Happy Monday everyone!! I’m delighted to be welcoming the blog tour for Tony Salter’s Sixty Minutes to A Knight’s Reads.
A massive thank you to Rachel Gilbey of Rachel’s Random Resources for inviting me on the blog tour and to Tony Salter for the guest post!
Five different people. Five separate lives. Sixty minutes to bind them for ever.
Hassan, Jim, Shuna, Dan and Nadia come from very different worlds. If life were straightforward, their paths would never cross. But our lives are rarely that simple and, as the clock ticks away the minutes of a single hour on a July morning, fate draws all five together in a headlong rush towards disaster.
Who are the heroes and who are the villains?
Tony Salter’s latest novel leaves us guessing right up to the last page.
The Giveaway – open internationally
As part of the blog tour you can be in with a chance of one of five paperback copies of Sixty Minutes. All you have to do is click on the link below and follow the instructions! Simples
*Terms and Conditions –Worldwide entries welcome. Please enter using the Rafflecopter box below. The winner will be selected at random via Rafflecopter from all valid entries and will be notified by Twitter and/or email. If no response is received within 7 days then Rachel’s Random Resources reserves the right to select an alternative winner. Open to all entrants aged 18 or over. Any personal data given as part of the competition entry is used for this purpose only and will not be shared with third parties, with the exception of the winners’ information. This will passed to the giveaway organiser and used only for fulfilment of the prize, after which time Rachel’s Random Resources will delete the data. I am not responsible for despatch or delivery of the prize.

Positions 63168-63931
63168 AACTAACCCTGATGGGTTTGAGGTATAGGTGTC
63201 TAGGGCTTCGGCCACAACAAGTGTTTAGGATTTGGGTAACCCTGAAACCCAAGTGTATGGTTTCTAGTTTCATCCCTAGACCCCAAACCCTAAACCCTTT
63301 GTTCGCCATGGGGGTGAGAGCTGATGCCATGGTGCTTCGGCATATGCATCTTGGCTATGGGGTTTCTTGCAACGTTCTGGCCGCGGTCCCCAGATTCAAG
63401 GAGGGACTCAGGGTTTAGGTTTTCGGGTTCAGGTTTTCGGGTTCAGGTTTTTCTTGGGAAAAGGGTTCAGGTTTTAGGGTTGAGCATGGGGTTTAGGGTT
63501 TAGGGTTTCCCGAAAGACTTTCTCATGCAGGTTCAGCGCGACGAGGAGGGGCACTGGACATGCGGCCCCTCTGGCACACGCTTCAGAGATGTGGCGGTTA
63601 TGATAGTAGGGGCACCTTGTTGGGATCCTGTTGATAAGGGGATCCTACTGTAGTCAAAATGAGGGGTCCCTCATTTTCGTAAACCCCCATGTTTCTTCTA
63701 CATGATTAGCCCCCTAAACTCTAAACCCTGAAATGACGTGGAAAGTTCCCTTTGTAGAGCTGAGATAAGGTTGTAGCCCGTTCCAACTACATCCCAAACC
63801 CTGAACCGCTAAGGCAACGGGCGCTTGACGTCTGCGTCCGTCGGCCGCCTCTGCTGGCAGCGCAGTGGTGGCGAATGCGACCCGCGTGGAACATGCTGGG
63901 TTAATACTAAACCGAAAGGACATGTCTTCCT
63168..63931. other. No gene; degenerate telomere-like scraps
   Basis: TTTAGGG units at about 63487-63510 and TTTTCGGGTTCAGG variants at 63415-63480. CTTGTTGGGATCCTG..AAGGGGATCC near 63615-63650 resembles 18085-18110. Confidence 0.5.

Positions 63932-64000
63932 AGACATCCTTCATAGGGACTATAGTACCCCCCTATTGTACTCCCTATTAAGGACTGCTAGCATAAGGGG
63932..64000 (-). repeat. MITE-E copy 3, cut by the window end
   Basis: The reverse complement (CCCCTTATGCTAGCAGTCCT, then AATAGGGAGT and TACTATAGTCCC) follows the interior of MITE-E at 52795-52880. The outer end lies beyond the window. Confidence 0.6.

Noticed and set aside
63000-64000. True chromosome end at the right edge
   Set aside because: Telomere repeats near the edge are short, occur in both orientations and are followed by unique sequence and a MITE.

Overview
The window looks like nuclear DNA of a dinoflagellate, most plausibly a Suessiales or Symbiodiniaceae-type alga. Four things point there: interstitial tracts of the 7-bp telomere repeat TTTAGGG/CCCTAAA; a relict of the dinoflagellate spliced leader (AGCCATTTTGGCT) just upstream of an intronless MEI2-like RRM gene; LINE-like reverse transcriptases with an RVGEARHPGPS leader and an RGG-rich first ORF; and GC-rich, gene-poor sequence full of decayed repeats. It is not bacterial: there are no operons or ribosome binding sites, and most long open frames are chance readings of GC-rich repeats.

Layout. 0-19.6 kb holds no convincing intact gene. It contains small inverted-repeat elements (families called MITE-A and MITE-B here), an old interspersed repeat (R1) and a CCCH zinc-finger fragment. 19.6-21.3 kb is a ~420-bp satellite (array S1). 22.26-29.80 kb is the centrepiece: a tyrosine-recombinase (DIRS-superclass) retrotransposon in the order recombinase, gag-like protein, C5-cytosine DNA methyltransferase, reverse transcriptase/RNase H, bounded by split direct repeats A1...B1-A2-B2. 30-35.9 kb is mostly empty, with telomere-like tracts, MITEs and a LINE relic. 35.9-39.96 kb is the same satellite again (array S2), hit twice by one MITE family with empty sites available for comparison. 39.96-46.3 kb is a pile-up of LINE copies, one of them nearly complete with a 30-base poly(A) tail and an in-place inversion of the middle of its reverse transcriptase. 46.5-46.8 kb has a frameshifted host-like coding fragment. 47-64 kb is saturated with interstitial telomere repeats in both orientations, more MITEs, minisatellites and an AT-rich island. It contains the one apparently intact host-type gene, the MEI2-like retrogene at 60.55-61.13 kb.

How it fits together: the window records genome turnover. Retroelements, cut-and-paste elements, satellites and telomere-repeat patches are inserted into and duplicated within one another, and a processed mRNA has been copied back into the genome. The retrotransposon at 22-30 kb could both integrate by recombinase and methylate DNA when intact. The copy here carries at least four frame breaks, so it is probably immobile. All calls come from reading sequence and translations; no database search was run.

The Guest Post – Discipline…or Self-Discipline
This is my first blog tour (although it’s the fourth book I’ve published) so please bear with me if it makes no sense…
I thought I’d write about discipline – or rather self-discipline.
My reasons are a little selfish as I need to remind myself of the importance of actually sitting down to write. I’ve been allowing myself to be distracted a lot over the past few months and, unsurprisingly, my current project has not moved forward so much.
The link between hours of hard work and results should be blindingly obvious, but I think we all want to believe in some sort of magical inspiration which will take our novel flying forward from 20% finished to that last wonderful 20% when everything comes together, loose ends are tied and you have something complete and real in front of you.
For the purposes of this blog, let’s ignore the months of painful, brutal field surgery needed to take a novel from first draft to finished article. Completing that first draft is still a massive milestone and well worthy of a self-congratulatory pat on the back.
In my experience, and from observation, the magical inspiration doesn’t exist. There is no alternative to hours spent in front of screen or pad, laying down words which move plot and characters forward, but the middle bit can often be the hardest. It is the time between the initial euphoria as you realise that your characters can work and that your idea can be a book. It is the time when doubt creeps in and excuses for putting things off start to develop lives of their own.